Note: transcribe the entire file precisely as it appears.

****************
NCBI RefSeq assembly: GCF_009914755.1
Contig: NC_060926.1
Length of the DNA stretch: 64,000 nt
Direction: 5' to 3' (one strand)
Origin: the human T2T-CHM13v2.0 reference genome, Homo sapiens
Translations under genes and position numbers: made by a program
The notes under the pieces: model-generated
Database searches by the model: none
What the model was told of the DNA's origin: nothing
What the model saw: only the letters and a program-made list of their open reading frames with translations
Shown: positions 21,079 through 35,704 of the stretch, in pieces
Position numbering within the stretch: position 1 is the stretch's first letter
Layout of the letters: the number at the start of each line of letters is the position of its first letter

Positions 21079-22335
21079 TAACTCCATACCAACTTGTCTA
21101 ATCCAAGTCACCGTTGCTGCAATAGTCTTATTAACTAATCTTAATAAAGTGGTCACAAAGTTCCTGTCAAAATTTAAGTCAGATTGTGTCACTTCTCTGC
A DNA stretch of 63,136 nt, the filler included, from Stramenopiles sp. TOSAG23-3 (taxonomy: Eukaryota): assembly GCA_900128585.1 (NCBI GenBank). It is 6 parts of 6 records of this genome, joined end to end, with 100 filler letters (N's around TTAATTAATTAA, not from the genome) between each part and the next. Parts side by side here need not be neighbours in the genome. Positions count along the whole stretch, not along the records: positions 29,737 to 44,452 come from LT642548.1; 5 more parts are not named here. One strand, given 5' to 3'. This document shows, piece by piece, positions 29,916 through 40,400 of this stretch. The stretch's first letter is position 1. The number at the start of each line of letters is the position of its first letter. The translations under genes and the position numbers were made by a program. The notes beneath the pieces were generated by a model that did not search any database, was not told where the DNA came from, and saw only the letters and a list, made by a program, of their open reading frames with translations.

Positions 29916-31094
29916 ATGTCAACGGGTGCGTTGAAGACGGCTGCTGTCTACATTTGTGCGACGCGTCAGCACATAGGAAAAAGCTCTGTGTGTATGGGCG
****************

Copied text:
NCBI RefSeq assembly: GCF_009914755.1
Contig: NC_060926.1
Length of the DNA stretch: 64,000 nt
Direction: 5' to 3' (one strand)
Origin: the human T2T-CHM13v2.0 reference genome, Homo sapiens
Translations under genes and position numbers: made by a program
The notes under the pieces: model-generated
Database searches by the model: none
What the model was told of the DNA's origin: nothing
What the model saw: only the letters and a program-made list of their open reading frames with translations
Shown: positions 21,079 through 35,704 of the stretch, in pieces
Position numbering within the stretch: position 1 is the stretch's first letter
Layout of the letters: the number at the start of each line of letters is the position of its first letter

Positions 21079-22335
21079 TAACTCCATACCAACTTGTCTA
21101 ATCCAAGTCACCGTTGCTGCAATAGTCTTATTAACTAATCTTAATAAAGTGGTCACAAAGTTCCTGTCAAAATTTAAGTCAGATTGTGTCACTTCTCTGC
A DNA stretch of 63,136 nt, the filler included, from Stramenopiles sp. TOSAG23-3 (taxonomy: Eukaryota): assembly GCA_900128585.1 (NCBI GenBank). It is 6 parts of 6 records of this genome, joined end to end, with 100 filler letters (N's around TTAATTAATTAA, not from the genome) between each part and the next. Parts side by side here need not be neighbours in the genome. Positions count along the whole stretch, not along the records: positions 29,737 to 44,452 come from LT642548.1; 5 more parts are not named here. One strand, given 5' to 3'. This document shows, piece by piece, positions 29,916 through 40,400 of this stretch. The stretch's first letter is position 1. The number at the start of each line of letters is the position of its first letter. The translations under genes and the position numbers were made by a program. The notes beneath the pieces were generated by a model that did not search any database, was not told where the DNA came from, and saw only the letters and a list, made by a program, of their open reading frames with translations.

Positions 29916-31094
29916 ATGTCAACGGGTGCGTTGAAGACGGCTGCTGTCTACATTTGTGCGACGCGTCAGCACATAGGAAAAAGCTCTGTGTGTATGGGCG